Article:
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Bacteria and Antibiotic Resistance in School Bathrooms

Ciarlet et al. | Aug 24, 2020

Bacteria and Antibiotic Resistance in School Bathrooms

Since school bathrooms are widely suspected to be unsanitary, we wanted to compare the total amount of bacteria with the amount of bacteria that had ampicillin or streptomycin resistance across different school bathrooms in the Boston area. We hypothesized that because people interact with the faucet, outdoor handle, and indoor handle of the bathroom, based on whether or not they have washed their hands, there would be differences in the quantity of the bacteria presented on these surfaces. Therefore, we predicted certain surfaces of the bathroom would be less sanitary than others.

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FCRL3 Gene Association with Asthma and Allergic Rhinitis

Sheikh et al. | Aug 05, 2020

FCRL3 Gene Association with Asthma and Allergic Rhinitis

This study sought to determine if there is an association between the single nucleotide polymorphism rs7528684 of the Fc receptor-like-3 (FCRL3) gene and asthma or allergic rhinitis (AR). Based on previous studies in an Asian population, we hypothesized that participants with an AA genotype of FCRL3 would be more likely to have asthma and/or allergic rhinitis. To test the hypothesis, surveys were administered to participants, and genotyping was performed on spit samples via PCR, restriction digest, and gel electrophoresis.

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Effect of Increasing Concentrations of Cannabidiol (CBD) on Hatching, Survival and Development of Artemia salina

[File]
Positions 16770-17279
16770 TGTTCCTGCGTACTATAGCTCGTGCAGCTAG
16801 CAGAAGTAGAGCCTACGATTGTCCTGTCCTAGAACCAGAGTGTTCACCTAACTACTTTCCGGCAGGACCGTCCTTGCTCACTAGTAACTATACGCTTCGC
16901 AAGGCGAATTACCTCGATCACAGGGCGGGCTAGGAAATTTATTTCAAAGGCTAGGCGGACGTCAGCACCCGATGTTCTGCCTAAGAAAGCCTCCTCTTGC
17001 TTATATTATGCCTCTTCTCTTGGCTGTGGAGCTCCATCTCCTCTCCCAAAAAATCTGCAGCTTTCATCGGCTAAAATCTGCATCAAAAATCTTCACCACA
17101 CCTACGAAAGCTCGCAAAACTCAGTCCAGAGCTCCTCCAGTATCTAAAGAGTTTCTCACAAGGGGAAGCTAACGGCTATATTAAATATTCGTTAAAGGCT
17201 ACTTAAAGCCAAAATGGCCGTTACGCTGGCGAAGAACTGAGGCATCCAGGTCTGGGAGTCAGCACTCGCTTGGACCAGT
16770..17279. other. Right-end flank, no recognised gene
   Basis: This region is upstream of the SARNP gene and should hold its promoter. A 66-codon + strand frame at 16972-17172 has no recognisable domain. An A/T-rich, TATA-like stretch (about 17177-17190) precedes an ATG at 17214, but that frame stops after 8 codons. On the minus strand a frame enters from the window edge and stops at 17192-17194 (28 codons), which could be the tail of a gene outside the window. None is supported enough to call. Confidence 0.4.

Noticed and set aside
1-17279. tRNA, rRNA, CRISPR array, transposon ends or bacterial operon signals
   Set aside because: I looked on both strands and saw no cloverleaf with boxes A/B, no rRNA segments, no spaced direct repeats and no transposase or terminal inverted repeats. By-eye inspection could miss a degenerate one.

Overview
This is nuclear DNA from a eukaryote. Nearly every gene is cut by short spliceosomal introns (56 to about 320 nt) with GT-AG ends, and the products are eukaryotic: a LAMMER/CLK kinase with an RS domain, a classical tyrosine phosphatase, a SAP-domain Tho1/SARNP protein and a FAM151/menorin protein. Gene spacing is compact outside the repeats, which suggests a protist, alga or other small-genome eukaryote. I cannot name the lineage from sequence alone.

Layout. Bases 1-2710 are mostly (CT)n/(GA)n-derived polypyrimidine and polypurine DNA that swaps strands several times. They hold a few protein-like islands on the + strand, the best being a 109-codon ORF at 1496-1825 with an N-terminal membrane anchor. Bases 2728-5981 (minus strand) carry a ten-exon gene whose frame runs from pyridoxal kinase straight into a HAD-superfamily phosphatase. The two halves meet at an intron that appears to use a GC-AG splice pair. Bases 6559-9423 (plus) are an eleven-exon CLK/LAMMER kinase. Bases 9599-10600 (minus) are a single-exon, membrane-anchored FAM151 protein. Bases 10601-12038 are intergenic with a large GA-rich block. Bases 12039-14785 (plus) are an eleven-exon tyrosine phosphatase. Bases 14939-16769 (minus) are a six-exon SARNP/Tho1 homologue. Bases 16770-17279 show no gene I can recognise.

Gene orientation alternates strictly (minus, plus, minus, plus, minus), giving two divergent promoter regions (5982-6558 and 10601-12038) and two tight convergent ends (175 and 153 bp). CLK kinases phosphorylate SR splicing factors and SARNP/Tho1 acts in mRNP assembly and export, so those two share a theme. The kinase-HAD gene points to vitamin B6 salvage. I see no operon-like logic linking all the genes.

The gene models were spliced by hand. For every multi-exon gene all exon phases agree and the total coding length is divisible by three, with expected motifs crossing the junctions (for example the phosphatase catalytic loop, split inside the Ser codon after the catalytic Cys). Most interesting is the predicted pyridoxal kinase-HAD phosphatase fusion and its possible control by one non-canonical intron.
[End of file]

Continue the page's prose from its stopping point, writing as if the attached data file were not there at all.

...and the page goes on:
Rabbani et al. | Jul 27, 2020

Effect of Increasing Concentrations of Cannabidiol (CBD) on Hatching, Survival and Development of <em>Artemia salina</em>

Cannabidiol, or CBD, is a widely available over the counter treatment used for various medical conditions. However, CBD exerts its effects on the endocannabinoid system, which is involved in neural maturation, and could potentially have adverse effects on brain development. Here, the impact of CBD on the development of brine shrimp (Artemia salina) was assessed. Differences in dose responses were observed.

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Creating a Phenology Trail Around Central Park Pond

Flynn et al. | Jul 16, 2020

Creating a Phenology Trail Around Central Park Pond

This study aimed to determine whether the life cycle stages, or phenophases, of some plants in the urban environment of Central Park, New York, differ from the typical phenophases of the same plant species. The authors hypothesized that the phenophases of the thirteen plants we studied would differ from their typical phenophases due to the urban heat island effect. Although the phenophases of five plants matched up with typical trends, there were distinct changes in the phenophases of the other eight, possibly resulting from the urban heat island effect.

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Examining the Accuracy of DNA Parentage Tests Using Computer Simulations and Known Pedigrees